Monday, June 2, 2008

Post No. 14: A Tribute to Mel's Mother

© 2008, The Institute for Applied Common Sense

In my Article No. 6, entitled A Few Thoughts on the Qualifications for Parenthood, I raised some theoretical issues which a prospective parent, or a governmental entity regulating the conduct of parents, might consider in a carefully orchestrated, Utopian world. Of course, it was simply an intellectual exercise designed to stimulate thought.

However, during the course of writing the piece, I was reminded of an article written by Patt Morrison of the Los Angeles Times some years ago in the vicinity of Father’s Day. Morrison recounted a number of newsworthy stories about failures in parenting, and their unfortunate consequences. She then went on to thank her parents for being “normal.” Of course, she did not define normal, other than to say that whatever they did worked, and resulted in Morrison being a positive and productive member of society.

At the time that I read Morrison’s article, I thought about the various ways in which parents confront parenting issues. Parents can take affirmative action in certain regards, thus encouraging their children to explore the world outside the family. They can also take affirmative steps by placing restrictions on the conduct, or engage in protective or punitive conduct. They can also choose not to take action, or not respond to certain conduct on the part of their kids.

Morrison spoke of how we hear so much of the parents who fail, and so little about the successful ones. I thought of that Saturday when I received word from Mel, my friend of thirty years, that his 93 year old Mother had passed. In his brief, but eloquently worded message regarding his Mother, he noted, “Throughout her life the one attitude I never saw her manifest in anyway was "Why me?" Even during her darkest hours she was only able to see the many blessings God had given her.” That’s a pretty powerful statement for one to choose to describe the essence of one’s Mother.

I never met Mel’s Mother. However, I tried to envision who she was by thinking about Mel, and how his Mother’s influence must have had a significant and positive effect, on Mel, and who he is as a human being. In my workshops, I often describe the antithesis of Mel’s Mother’s attitude as the “victim mentality.” Lots of things come with thinking of oneself as a victim. Blame is inappropriately directed to others. One’s own responsibility is typically difficult to recognize. One’s functioning as an adult become problematic. Mel is none of these things. He’s just about one of the most responsible guys that you would ever want to meet. And there are some other positive attributes which Mel’s Mother obviously passed on to Mel, consisting of Mel’s irrepressible positive energy, his ability to laugh, his ability to appreciate the world outside of himself, his internal consistency, and his refusal to think negatively of others. I always felt that Mel was genuinely surprised at the dark side of humans, when he witnessed it.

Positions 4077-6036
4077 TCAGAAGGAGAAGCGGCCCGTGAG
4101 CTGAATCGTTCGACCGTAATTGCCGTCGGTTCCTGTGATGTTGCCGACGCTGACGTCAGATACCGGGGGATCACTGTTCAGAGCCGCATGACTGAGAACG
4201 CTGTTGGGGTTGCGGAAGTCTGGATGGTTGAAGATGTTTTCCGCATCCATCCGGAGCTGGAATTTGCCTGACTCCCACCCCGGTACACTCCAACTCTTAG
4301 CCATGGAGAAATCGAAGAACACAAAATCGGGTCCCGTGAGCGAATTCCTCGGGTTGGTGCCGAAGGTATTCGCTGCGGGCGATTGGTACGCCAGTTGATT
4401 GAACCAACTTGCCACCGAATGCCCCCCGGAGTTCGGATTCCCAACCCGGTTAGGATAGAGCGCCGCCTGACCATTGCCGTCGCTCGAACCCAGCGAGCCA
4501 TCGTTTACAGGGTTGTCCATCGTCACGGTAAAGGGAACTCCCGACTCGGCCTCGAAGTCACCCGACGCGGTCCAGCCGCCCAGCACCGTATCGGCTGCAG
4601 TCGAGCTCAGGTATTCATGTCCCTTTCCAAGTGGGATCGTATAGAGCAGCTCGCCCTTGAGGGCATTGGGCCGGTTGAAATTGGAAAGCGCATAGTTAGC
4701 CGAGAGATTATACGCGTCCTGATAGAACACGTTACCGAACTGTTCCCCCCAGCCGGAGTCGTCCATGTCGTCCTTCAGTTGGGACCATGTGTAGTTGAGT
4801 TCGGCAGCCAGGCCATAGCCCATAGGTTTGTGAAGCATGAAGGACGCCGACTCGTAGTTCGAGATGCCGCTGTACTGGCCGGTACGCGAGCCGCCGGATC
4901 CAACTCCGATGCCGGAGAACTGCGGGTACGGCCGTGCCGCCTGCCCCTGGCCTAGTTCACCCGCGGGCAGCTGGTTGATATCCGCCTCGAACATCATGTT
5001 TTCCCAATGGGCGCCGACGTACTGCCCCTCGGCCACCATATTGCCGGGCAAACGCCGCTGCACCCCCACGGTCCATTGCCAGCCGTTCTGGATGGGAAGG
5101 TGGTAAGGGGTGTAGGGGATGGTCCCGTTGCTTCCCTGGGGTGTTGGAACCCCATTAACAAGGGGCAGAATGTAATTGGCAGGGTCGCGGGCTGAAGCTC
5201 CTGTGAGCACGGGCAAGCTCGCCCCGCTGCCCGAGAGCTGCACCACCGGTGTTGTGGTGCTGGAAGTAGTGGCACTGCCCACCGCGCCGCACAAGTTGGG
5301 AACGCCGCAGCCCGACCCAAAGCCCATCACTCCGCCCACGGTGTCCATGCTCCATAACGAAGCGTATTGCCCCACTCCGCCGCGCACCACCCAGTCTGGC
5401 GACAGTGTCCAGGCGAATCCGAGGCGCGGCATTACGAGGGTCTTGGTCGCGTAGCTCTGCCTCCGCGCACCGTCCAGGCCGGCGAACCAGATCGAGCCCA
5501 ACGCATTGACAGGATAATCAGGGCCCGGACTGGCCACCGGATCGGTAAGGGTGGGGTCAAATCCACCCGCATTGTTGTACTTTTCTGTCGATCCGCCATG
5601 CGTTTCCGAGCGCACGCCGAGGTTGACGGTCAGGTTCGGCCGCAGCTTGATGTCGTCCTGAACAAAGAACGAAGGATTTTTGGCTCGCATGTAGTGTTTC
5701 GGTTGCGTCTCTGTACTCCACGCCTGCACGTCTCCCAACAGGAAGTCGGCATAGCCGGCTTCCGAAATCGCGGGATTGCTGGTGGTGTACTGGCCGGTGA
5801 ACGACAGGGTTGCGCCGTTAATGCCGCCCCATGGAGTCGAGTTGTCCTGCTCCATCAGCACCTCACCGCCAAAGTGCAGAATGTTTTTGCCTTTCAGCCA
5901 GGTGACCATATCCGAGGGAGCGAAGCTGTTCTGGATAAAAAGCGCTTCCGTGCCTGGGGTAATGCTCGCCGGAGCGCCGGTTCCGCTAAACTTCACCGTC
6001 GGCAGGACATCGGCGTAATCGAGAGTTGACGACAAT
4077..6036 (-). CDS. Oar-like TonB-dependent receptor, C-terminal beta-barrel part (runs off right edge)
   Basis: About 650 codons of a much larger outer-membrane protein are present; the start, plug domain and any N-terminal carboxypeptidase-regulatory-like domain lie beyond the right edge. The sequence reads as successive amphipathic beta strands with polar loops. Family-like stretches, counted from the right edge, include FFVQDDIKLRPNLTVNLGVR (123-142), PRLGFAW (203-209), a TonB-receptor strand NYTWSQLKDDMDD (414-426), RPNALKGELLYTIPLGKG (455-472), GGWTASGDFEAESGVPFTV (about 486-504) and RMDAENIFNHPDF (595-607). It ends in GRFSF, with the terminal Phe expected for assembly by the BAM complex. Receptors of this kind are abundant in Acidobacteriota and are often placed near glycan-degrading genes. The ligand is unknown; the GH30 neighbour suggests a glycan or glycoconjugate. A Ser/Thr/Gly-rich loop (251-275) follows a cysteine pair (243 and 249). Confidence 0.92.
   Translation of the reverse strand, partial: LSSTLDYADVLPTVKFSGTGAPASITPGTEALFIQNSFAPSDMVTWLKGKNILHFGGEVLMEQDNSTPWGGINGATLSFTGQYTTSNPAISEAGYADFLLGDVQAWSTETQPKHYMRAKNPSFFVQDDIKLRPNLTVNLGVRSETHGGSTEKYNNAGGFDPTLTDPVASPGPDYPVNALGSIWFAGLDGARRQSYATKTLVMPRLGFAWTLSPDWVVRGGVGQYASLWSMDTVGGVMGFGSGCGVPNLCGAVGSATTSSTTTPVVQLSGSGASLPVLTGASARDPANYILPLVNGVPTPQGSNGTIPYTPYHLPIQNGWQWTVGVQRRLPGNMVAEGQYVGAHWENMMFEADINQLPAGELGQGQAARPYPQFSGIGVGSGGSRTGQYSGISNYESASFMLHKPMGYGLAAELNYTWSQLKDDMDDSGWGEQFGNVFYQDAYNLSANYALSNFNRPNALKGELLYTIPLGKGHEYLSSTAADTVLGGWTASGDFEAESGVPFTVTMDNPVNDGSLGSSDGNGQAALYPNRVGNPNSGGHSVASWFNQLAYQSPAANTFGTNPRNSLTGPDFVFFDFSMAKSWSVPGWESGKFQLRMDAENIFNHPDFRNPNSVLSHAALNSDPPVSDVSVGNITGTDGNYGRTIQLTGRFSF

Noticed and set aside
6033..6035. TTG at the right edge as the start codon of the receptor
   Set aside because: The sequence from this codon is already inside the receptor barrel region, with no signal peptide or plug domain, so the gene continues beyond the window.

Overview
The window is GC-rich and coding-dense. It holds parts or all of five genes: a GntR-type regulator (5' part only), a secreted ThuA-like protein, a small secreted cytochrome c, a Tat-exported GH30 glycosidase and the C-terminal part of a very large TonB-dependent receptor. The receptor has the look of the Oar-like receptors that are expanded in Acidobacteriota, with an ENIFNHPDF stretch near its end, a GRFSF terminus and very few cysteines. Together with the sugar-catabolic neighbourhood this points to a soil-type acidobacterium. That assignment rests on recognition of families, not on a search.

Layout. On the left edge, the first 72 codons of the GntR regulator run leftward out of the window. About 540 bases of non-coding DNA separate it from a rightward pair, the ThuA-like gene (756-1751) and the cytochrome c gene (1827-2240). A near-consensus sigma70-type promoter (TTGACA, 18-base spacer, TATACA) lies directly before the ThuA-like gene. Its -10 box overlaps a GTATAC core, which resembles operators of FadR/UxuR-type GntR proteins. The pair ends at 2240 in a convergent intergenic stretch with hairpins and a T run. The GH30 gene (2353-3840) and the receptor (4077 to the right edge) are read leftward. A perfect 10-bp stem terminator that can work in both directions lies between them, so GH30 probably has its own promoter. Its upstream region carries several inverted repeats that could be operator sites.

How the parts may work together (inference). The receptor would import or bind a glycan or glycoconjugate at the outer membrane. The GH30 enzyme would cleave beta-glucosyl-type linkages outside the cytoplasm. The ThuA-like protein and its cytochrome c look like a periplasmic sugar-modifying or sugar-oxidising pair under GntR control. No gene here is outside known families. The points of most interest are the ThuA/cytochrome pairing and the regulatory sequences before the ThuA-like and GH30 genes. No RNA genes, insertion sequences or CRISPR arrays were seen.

By simply reflecting on this one brief statement by Mel, I realized the power that a parent can exert on a child, in a positive sense. Stop and think about that each time that you engage your children, or the children of others, and you are in the midst of anger, condemnation, jealousy, spite, or you feel that you have been treated unfairly or discriminated against. Take the higher ground, like Mel’s Mother. It will have far more positive, long term ramifications.

© 2008, The Institute for Applied Common Sense

No comments:

Post a Comment

"There Are More Than 2 Or 3 Ways To View Any Issue; There Are At Least 27"™

"Experience Isn't Expensive; It's Priceless"™

"Common Sense should be a Way of Life"™

Opportunity to Serve as "Guest Author"

This forum was designed to be YOUR forum for the civil exchange of ideas by people with all points of views. We welcome the submission of articles by all of our readers, as long as they are in compliance with our Guidelines contained in Post No. 34. We look forward to receiving your submissions.